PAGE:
However, until the docs are more complete, I had to come up with my own solution, which I’m pretty happy with at this point. I’m a big fan of these one line methods, which the Yii 2 guide does suggest using for relationships, so that’s how I approached this.

I simply created a get method to map the id field of user to the created_by field of the current model. Then in the next method, getCreateUserName(), we can access the username using the magic get syntax in a ternary statement:


public function getCreateUser()
{
    return $this->hasOne(User::className(), ['id' => 'created_by']);
}

       /**
       * @getCreateUserName
       * 
       */

public function getCreateUserName() 
{
    return $this->createUser ? $this->createUser->username : '- no user -';
}

I put in a condition for – no user – even though the blameable behavior will fire everytime and update to the current user. It doesn’t hurt to code in the possibility that there is no id stored, and in such a case, we return the string ‘- no user -‘. It would help you troubleshoot at the least.

Of course we had to do the same methods for updated_by, so that required 2 more methods.


public function getUpdateUser()
{
   return $this->hasOne(User::className(), ['id' => 'updated_by']);
}
       /**
       * @getUpdateUserName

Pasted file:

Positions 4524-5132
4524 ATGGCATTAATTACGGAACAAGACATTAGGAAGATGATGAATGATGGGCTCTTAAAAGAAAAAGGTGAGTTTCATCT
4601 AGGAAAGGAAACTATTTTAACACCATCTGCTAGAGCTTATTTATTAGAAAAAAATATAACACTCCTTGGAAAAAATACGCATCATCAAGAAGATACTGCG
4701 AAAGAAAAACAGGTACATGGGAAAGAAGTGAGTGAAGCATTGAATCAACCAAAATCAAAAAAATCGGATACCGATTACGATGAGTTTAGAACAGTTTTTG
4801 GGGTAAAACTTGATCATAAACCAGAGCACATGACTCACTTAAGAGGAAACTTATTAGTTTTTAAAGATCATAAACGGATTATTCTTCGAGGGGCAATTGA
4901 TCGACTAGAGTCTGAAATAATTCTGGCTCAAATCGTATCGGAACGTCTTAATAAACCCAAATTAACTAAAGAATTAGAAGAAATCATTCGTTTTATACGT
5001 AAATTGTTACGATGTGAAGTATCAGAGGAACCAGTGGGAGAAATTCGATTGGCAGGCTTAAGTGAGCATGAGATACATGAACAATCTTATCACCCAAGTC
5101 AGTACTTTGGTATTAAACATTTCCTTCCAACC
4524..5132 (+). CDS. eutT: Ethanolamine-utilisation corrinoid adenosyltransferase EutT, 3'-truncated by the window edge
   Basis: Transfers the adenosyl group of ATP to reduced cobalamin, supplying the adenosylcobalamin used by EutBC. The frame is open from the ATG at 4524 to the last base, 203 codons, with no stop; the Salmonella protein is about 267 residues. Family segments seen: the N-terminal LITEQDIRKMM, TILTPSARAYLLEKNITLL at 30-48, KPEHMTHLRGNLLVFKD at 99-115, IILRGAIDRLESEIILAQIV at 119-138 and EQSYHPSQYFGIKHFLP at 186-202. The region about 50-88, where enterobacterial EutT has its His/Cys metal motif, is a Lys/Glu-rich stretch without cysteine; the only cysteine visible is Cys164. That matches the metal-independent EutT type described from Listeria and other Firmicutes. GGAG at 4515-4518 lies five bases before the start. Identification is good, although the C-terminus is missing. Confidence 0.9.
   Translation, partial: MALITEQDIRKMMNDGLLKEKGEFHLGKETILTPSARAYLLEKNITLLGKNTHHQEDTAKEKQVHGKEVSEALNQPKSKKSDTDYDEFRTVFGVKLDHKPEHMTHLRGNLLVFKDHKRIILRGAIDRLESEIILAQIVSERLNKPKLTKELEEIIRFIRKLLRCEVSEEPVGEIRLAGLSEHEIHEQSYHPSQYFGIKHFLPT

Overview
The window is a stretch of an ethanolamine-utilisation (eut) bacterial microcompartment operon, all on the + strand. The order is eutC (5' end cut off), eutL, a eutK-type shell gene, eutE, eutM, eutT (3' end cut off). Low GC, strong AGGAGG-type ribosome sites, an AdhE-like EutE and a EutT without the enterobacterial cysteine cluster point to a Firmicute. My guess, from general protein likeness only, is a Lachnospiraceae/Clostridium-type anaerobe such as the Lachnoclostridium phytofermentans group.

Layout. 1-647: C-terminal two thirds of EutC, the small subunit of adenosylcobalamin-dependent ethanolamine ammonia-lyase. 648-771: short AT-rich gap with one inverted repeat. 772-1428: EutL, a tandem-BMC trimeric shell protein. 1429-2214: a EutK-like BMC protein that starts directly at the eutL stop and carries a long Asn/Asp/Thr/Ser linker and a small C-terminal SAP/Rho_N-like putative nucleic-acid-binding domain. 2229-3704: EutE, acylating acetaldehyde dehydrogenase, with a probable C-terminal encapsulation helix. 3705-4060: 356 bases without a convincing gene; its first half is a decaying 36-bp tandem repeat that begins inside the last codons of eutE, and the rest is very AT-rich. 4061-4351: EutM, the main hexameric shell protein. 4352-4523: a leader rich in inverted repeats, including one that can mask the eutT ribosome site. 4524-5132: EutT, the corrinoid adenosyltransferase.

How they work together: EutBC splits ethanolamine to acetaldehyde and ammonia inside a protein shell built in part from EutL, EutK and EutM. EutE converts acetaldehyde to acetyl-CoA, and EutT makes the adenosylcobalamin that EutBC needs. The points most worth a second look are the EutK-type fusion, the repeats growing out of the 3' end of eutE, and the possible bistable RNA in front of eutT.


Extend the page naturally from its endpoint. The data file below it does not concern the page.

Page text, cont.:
* 
       */

public function getUpdateUserName() 
{
    return $this->createUser ? $this->updateUser->username : '- no user -';
} 

I also had to add the following to my attribute labels method on my model:


 'createUserName' => Yii::t('app', 'Created By'),
 'updateUserName' => Yii::t('app', 'Updated By'),

And once you have those labels in place, you can use them in a view like so:


 <?= DetailView::widget([
        'model' => $model,
        'attributes' => [
            'id',
            'question',
            'answer',
            'faqCategory.faq_category_name',
            'faq_value',
            ['attribute'=>'createUserName', 'format'=>'raw'],
            ['attribute'=>'updateUserName', 'format'=>'raw'],
            'created_at',
            'updated_at',
        ],
    ]) ?>

Don’t worry about the rest of the example, that is my Faq model in the DetailView::widget. Ther relevant lines are: